-  Paul, L. and Hall, N. (2013). Causation, OUP, ch.s 1-2. [This partially overlaps with Hall’s ‘Two Concepts of Causation’; it is supposed to be a bit more introductory and very accessible; good background reading.]

Optional Reading

-  Schaffer, J. (2003). ‘Trumping Preemption’, in The Journal of Philosophy, pp. 165-181, reprinted in Collins et al. (ed.s) Causation and Counterfactuals.

 

Week 4. Sophisticated counterfactual accounts and potential objections

-  Lewis, D. (1973). ‘Causation’, in The Journal of Philosophy, pp. 556-567.

-  Lewis, D. (2000). ‘Causation as influence’, in The Journal of Philosophy, pp. 182-197. Week 5. Sufficiency accounts of causation

  

-  Kment, B. (2014). Modality and Explanatory Reasoning, OUP, selections. Optional Readings

-  Kment, B. (2014). Modality and Explanatory Reasoning, OUP, Oxford, further selections.

-  Kment, Boris (2006). 'Counterfactuals and the Analysis of Necessity', in Philosophical Perspectives pp. 237–302.
 

Week 10. Modality in terms of dispositions

  

Guest Speaker: Dr Alexander Kaiserman (Oxford University)

-  Mackie, J. L. (1980). The Cement of the Universe, OUP – selections.

-  Kaiserman, A. 'Normative Causation'.

-  Strevens, M. (2007). 'Mackie Remixed', in J. Keim Campbell, M. O’Rourke, and H. S. Silverstein (eds.), Causation and Explanation, Topics in Contemporary Philosophy, vol. 4, MIT Press, Cambridge. [http://www.strevens.org/research/expln/MacRules.pdf].

 

Part III. Reducing Modality to Causation

 

Week 7. Inverting the order of explanation?

Guest Speaker: Pr. Dorothy Edgington (Oxford & Birbeck University)

-  Edgington, D. (2011). 'Causation First: Why Causation is Prior to Counterfactuals', in Understanding Counterfactuals, Understanding Causation: Issues in Philosophy and Psychology, Oxford: OUP, ch. 12 [on Courseworks].

-  Kment, B. (2014). Modality and Explanatory Reasoning, OUP, Oxford, chapters 1-2 (esp. pp.3-8, pp. 14-15, and ch.10 section 3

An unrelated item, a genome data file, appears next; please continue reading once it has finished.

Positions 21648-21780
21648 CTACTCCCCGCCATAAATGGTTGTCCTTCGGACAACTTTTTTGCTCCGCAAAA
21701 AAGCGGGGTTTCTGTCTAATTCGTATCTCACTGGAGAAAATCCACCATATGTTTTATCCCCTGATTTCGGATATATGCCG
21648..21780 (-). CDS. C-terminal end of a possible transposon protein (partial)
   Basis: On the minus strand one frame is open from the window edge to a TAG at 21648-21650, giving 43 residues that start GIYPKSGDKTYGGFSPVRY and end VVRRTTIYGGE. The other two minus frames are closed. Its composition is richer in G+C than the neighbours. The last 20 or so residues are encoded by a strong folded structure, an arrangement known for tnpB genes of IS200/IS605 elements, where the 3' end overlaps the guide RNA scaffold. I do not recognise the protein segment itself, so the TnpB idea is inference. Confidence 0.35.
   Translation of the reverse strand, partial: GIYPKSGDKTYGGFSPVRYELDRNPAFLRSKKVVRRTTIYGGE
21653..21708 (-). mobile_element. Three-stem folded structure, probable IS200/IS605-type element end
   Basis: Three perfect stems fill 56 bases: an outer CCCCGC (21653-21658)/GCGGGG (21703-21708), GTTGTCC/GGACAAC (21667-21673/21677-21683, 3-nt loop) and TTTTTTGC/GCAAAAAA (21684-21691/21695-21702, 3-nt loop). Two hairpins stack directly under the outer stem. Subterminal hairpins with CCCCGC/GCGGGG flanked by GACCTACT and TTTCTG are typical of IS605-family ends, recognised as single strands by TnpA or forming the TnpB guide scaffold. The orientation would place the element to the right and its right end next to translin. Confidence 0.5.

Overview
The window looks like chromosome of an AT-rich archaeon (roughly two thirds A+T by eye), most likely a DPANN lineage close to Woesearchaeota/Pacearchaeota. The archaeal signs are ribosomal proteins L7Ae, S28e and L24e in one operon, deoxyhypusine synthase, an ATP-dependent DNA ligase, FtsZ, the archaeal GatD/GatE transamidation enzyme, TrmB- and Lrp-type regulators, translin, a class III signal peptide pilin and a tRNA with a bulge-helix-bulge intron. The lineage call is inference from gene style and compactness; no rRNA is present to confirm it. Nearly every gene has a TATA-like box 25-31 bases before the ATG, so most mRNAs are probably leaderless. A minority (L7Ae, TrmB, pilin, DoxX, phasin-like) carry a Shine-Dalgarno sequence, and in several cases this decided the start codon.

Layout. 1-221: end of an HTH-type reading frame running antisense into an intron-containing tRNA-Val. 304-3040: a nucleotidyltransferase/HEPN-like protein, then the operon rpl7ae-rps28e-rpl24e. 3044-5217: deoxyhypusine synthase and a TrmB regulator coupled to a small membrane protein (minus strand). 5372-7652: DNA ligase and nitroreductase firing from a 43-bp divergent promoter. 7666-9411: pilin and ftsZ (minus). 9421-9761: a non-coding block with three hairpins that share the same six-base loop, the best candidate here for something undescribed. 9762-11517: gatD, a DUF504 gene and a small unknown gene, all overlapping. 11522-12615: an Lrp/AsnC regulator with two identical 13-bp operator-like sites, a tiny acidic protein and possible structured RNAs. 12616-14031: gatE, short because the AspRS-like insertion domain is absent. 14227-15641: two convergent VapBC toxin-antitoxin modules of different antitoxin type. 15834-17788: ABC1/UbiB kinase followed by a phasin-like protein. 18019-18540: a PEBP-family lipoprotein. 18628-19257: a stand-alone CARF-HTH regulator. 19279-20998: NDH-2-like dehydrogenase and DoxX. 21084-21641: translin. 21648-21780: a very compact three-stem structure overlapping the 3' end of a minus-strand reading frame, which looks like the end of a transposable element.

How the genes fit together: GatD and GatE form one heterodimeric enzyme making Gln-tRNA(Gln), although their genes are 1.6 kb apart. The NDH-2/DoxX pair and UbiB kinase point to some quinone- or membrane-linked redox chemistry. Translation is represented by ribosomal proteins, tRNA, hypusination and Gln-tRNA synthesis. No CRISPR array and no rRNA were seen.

-  Vetter, B. (2011). 'Recent Work: Modality Without Possible Worlds', in Analysis, pp. 742- 754.

 

Week 7. March 23.Causes as truth-makers of modal claims

-  Kment, B. (2014). Modality and Explanatory Reasoning, OUP, selections.

Optional Readings

-  Kment, B. (2014). Modality and Explanatory Reasoning, OUP, Oxford, further selections.

-  Kment, Boris (2006). 'Counterfactuals and the Analysis of Necessity', in Philosophical Perspectives pp. 237–302.

 

Week 10. Modality in terms of dispositions

-  Vetter, B. (2015). Dispositions and Possibility, OUP, Oxford – selections.

Optional Readings

-  Aimar, S. (ms). ‘Non-Standard Modals: Disposition Ascriptions’. -

-  Wang, J. (2014). 'The Modal Limits of Dispositionalism', in Noûs.

-  Bauer, W. A. (2011). ‘An Argument for the Extrinsic Grounding of Mass’, Erkenntnis, pp. 81-99.

-  Eddon, M. (2013). ‘Quantitative Properties’, in Philosophy Compass.

 

Part IV. Connections without Reductions

 

 Week 9. Some anti-reductionist trends, and a response

- Maudlin, T. (2007). ‘A Modest Proposal Concerning Laws, Counterfactuals, and Explanations’, in The Metaphysics Within Physics, Oxford: OUP, pp. 5–49. [This paper suggests we'd not reduce causation to modality; nor vice-versa; instead, it might preferable to draw connections between counterfactuals and causation via the notion of primitive laws].

Optional Readings

-  Maudlin, T. (2007). ‘Why be Humeans?’, in The Metaphysics Within Physics, Oxford: OUP.

-  Schaffer, J. (2008). ‘Causation and laws of nature: Reductionism’, in Contemporary debates in metaphysic, pp. 82-107. [An attempt at reducing causation while meeting Maudlin’s challenges, among other things]

-  Carroll, J. W. (2008). 'Nailed to Hume’s Cross?', in Contemporary Debates in Metaphysics, pp. 67-81.

-  De Rosset, L. (ms). ‘Modal Primitivism’.

-  Wang, J. (ms, in preparation for the Encyclopedia of Philosophy). ‘Modal Primitivism’.

  

Week 10. Review, Catch-up, Mini-conference

 

DECEMBER 2nd: CONFERENCE, Metaphysics Through Time. (More details soon; everyone is welcome).